When half the country is covered in snow, eating local becomes more difficult. What you can eat comes down to what you’ve put away (frozen, pickled, canned) and what root vegetables you may have in the basement … or those still available at the grocery store.

A couple weeks ago I filmed a piece on a tastily productive but not so sustainable greenhouse. This latest video offers a similar conundrum: a local business that creates a great year-round specialty product, but does so with limited concern for the vast energy consumption needed to control the heat and ventilation during a Minnesota winter.  

So we can add mushrooms to the endless debate of where, when, and how you should be getting your food. Is it better to ship them from whatever part of the country has the appropriate climate? Or should we in Minneapolis be eating oyster mushrooms only in late fall?

While you decide, here’s the recipe from the video. It would make a great New Year’s Eve appetizer.

Mushroom terrineLoafing around: Mushroom, wild rice, and cranberry terrineMushroom, Wild Rice, and Cranberry Terrine

1 quart button mushrooms, diced
1 small onion, diced
1/6 lb. butter + 2 tablespoons
1/4 cup whiskey, port, or vermouth
1 or 2 bunches of oyster mushrooms (or matsutake mushrooms) broken into smaller chunks
1/4 cup dried porcini mushrooms + 1 tablespoon
1/2 cup wild rice (wild, hand-harvested, not paddy rice)
4 springs marjoram (thyme, sage, or rosemary are fine too)
1/4 cup dried cranberries
1 egg

Heat 1 1/2 cups of water. Let porcini mushrooms steep in water for 20 minutes. Remove porcini mushrooms and set aside.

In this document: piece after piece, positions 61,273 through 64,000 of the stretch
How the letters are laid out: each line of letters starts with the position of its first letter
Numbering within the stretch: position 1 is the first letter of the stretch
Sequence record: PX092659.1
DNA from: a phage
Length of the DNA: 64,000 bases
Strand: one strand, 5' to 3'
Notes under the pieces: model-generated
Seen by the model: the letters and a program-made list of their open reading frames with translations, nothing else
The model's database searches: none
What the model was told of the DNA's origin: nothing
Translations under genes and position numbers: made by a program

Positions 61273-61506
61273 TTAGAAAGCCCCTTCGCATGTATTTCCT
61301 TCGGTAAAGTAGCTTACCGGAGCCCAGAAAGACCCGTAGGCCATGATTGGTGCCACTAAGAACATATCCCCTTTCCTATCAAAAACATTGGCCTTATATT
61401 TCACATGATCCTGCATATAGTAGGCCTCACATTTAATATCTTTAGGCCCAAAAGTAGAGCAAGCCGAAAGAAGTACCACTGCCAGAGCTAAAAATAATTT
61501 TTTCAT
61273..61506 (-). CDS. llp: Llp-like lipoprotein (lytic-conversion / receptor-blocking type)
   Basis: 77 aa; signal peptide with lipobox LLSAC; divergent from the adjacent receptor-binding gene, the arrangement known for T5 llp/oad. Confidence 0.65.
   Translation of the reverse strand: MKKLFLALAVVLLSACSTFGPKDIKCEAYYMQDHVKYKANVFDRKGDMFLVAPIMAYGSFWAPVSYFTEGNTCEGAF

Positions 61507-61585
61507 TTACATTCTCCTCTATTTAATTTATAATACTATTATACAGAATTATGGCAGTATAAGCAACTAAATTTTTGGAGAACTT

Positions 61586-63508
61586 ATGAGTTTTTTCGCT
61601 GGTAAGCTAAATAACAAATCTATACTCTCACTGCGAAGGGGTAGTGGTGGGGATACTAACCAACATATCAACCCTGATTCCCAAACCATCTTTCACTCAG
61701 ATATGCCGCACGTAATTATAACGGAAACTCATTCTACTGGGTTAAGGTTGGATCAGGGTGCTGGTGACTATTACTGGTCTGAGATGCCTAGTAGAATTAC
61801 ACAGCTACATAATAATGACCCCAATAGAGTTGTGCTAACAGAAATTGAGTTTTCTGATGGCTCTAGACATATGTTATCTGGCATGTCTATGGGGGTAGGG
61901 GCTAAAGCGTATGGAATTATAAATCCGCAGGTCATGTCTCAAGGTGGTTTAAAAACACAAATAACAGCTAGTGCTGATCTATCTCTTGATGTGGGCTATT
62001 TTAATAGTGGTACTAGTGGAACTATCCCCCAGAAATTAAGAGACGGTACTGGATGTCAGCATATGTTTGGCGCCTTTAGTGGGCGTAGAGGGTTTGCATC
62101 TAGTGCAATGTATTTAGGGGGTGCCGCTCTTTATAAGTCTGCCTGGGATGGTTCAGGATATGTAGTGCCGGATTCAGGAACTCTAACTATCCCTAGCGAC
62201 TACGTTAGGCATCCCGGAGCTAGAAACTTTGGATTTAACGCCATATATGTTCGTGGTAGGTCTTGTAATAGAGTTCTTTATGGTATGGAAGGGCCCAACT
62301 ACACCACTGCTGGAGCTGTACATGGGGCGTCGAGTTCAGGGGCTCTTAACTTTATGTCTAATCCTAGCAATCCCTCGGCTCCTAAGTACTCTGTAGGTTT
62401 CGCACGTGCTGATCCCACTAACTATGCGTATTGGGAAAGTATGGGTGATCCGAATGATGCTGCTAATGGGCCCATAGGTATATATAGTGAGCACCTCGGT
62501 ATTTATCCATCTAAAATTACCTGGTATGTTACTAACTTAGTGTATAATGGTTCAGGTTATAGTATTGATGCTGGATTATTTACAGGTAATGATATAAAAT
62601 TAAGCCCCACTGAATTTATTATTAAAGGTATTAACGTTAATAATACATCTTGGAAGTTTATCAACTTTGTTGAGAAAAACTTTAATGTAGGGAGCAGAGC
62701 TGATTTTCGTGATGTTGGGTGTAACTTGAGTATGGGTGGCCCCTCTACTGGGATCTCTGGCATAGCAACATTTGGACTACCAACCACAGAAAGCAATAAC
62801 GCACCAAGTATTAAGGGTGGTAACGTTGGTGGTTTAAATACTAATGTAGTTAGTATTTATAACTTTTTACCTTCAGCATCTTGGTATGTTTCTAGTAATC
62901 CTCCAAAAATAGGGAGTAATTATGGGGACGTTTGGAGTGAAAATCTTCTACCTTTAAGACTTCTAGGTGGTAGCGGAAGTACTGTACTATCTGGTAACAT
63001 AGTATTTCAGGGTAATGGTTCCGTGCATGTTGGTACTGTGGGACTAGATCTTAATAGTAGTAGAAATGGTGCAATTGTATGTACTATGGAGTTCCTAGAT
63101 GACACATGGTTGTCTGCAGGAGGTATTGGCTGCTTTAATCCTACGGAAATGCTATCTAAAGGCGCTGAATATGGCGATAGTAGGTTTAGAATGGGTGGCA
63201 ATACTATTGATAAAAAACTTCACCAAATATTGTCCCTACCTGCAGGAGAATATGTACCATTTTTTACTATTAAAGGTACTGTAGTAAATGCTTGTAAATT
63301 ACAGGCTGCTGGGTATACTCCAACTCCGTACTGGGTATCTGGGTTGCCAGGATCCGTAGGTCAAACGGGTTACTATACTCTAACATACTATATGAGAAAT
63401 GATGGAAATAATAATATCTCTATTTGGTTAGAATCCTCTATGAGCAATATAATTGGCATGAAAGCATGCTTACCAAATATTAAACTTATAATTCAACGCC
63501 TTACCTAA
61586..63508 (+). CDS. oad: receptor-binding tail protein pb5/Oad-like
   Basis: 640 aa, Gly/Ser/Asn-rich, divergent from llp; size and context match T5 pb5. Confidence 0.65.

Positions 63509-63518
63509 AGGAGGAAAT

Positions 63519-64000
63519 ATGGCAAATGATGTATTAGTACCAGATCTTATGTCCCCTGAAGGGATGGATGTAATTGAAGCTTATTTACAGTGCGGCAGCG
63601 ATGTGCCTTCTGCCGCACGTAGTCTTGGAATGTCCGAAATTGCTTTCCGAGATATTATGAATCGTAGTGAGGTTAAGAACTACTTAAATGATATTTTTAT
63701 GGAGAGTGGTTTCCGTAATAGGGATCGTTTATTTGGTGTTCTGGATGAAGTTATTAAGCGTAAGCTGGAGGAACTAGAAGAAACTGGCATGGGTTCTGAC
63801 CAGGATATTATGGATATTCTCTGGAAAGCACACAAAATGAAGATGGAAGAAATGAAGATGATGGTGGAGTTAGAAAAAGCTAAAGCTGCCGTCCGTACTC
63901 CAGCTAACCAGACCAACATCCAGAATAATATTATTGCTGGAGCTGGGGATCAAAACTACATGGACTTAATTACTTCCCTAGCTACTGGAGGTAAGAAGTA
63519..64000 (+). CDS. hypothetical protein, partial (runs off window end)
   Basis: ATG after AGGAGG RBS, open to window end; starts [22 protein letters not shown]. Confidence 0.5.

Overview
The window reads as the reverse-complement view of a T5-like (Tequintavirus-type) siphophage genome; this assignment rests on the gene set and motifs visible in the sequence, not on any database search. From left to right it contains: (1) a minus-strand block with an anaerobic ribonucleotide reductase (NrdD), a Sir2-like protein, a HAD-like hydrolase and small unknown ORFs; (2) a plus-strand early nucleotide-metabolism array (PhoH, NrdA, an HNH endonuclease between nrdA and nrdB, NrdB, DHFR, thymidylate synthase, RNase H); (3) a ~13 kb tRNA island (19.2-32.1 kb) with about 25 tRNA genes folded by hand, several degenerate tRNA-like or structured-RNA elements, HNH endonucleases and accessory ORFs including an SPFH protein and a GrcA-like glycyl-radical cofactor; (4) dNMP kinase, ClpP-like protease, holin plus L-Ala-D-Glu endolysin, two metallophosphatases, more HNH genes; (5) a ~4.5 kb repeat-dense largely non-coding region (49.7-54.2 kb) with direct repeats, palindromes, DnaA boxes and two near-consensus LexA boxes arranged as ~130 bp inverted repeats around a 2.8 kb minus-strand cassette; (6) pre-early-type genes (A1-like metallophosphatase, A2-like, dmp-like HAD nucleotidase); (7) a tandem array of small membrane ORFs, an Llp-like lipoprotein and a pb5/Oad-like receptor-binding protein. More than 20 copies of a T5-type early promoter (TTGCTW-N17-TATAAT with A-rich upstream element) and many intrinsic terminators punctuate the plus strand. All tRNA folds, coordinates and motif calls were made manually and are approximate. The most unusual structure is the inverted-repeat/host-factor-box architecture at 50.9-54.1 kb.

Cut the stems off oyster mushrooms and button mushrooms and add stems to porcini stock. Cook for an hour. Salt the broth to taste and add wild rice. Cook for 25 minutes or until the rice is just cooked (still has some bite).
 
Meanwhile, sauté onion in half the butter. When the onions are translucent, add the button mushrooms and rehydrated porcini. When mushrooms are cooked through and all of the the water in the pan has evaporated, deglaze the pan with the whiskey. Cook for another 2 to 3 minutes. Salt to taste.

Preheat oven to 325. Let your mushrooms cool down for 5 minutes so they’re warm to touch — not burning hot. Purée the mushrooms with the marjoram, the rest of the 1/6 lb of butter, and the egg. The mixture should blend easily.  

Sauté oyster mushrooms in 2 tablespoons butter until tender. Salt to taste.

In a mixing bowl, combine the mushroom purée with the cooked wild rice, oyster mushrooms, and dried cranberries.

Oil a small loaf pan or terrine mold. Line it with plastic wrap. Fill with the mushroom mixture, close with plastic wrap and then with tin foil. Set the terrine mold in a pan, fill with hot water to just below the top of the terrine. Place in the oven and cook at 325 degrees for 1 hour.

Remove the terrine from the water. Let sit for 10 minutes, then press something on top of the terrine so it is weighted down evenly. Let it press overnight or for at least 5 hours in the refrigerator.

Serve the terrine as is — on bread, in a salad, or as a composed dish. I seared the terrine by grinding a teaspoon of wild rice in a spice grinder, lightly dusting each side of a slice of terrine with the rice poweder, and frying it in butter. I served the terrine with cranberry puree and pickled mushrooms. To pickle the mushrooms: Combine 1 part cider vinegar, 1 part rice wine vinegar, 1 part honey, and pinch of salt. Marinate mushrooms overnight.